to any viewer segments in particular. From the beginning, in fact, Jared

 

Thomas had believed that TFC?s marketing messages should appeal to

 

as broad a group as possible in order to achieve the highest possible

 

viewership numbers. Early on, the network had chosen ?Fashion for

 

Everyone? as the theme for its marketing programs; one of its more

 

popular series in 2005 had been ?Look Great on Saturday Night for

 

Under $100.?

 

TFC had clearly grown quickly without articulating any detailed

 

segmentation, branding, or positioning strategy. However, at the

 

beginning of 2006, the network realized that other networks were

 

taking note of its success and beginning to add fashion-related

 

programming to their line-ups. TFC was facing competition that could

 

provide meaningful choices to both viewers and advertisers. By June

 

2006, these new competitive dynamics had prompted Thomas to

 

rethink his approach to marketing. At the quarterly executive meeting

 

that month, he told his senior team: ?It?s time for us to build a modern

 

brand strategy and secure The Fashion Channel?s position as the

 

market leader. I want to use marketing to lay a foundation for future

 

growth.? At the same meeting, Thomas had announced plans to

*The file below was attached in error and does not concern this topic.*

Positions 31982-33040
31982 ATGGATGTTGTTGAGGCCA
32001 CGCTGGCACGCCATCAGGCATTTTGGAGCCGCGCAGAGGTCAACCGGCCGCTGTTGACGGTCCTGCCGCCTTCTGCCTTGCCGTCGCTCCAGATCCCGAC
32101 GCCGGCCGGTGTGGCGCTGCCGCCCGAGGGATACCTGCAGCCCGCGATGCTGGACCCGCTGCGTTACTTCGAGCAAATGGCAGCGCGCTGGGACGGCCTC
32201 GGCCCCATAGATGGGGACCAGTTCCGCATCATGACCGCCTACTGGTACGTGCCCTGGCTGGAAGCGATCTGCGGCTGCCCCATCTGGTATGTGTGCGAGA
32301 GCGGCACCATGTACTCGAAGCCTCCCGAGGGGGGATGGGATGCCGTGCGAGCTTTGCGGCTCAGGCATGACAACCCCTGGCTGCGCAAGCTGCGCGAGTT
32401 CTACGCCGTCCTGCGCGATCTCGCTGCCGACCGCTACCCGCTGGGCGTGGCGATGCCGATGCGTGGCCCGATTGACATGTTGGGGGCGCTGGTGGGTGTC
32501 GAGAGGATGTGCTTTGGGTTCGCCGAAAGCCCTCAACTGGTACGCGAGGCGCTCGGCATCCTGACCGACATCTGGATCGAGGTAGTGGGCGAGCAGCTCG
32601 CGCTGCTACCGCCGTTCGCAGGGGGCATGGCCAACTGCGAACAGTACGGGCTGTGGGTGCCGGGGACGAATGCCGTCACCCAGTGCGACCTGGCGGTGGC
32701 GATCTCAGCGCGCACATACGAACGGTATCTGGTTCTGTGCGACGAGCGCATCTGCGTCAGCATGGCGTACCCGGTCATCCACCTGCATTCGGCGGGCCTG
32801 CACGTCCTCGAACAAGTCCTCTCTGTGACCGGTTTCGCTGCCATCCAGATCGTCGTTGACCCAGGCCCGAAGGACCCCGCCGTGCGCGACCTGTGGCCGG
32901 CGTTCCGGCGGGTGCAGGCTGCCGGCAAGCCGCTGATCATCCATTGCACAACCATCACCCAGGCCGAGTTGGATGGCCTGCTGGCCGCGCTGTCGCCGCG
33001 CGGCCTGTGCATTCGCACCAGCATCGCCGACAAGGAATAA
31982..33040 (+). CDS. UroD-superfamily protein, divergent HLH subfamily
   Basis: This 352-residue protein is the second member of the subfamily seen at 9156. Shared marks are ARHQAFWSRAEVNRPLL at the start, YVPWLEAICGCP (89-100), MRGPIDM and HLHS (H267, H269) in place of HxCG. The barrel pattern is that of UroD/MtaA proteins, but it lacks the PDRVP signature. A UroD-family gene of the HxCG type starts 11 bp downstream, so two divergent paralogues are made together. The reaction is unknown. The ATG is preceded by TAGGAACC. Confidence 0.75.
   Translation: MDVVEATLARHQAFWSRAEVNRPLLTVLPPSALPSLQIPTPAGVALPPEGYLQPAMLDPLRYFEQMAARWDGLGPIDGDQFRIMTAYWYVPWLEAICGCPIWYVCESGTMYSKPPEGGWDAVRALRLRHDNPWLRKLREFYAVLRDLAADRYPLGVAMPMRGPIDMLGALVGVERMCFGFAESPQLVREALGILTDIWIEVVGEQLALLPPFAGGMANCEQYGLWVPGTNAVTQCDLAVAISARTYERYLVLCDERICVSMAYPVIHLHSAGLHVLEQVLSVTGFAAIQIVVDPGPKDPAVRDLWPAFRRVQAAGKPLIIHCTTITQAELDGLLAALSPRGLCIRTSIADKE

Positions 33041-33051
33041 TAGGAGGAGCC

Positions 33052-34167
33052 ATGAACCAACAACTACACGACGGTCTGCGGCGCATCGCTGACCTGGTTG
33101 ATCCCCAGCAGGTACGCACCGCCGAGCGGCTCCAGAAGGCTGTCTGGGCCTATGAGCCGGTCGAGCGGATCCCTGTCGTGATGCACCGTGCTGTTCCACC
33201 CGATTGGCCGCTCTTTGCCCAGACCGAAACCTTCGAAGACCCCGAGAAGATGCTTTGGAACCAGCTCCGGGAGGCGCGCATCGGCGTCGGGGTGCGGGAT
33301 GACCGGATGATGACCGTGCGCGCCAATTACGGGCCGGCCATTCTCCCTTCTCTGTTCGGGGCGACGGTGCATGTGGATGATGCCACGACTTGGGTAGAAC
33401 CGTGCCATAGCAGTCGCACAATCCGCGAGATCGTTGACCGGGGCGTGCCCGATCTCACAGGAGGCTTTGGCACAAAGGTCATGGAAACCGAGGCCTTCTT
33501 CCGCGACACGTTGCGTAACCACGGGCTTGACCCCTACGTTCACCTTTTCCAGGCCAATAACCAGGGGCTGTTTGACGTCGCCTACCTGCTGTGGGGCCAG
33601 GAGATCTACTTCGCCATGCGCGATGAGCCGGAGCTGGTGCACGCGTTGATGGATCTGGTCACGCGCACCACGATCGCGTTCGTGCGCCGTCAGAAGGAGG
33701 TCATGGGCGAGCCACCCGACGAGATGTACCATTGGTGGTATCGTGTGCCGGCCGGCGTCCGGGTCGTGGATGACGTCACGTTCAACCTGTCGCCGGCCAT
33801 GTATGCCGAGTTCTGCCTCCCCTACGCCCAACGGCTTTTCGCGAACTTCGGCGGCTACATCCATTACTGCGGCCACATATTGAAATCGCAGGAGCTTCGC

sharply increase TFC?s investment in advertising and to hire an

 

experienced marketer to develop marketing and brand-building

 

programs to support TFC?s continued growth.

 

Enter Dana Wheeler, in July 2006. Wheeler had a strong background in

 

marketing for packaged consumer products as well as broad

 

experience in the advertising industry. Thomas expected that Wheeler would draw on these strengths to help TFC build on the momentum it

 

had created to date and stave off any competitors trying to make

 

inroads. Still, he and some of the other members of the leadership

 

team felt an urge to resist change. The network had been highly

 

successful to date and no one wanted to ?break something that isn?t

 

broken.? Wheeler?s Plans

 

Wheeler turned back to her computer, opened up the slide-deck

 

presentation she had created, and started reviewing it. As she began

 

to page through the materials, she was thinking about the trends in the

 

advertising marketplace that Norm Frazier had been talking about in

 

the sales forecasting meeting this morning.

 

Frazier, senior vice president of Advertising Sales, had warned that TFC

 

might need to drop the price for a unit of advertising next year by 10%

 

or more if the network did not make some changes in its performance.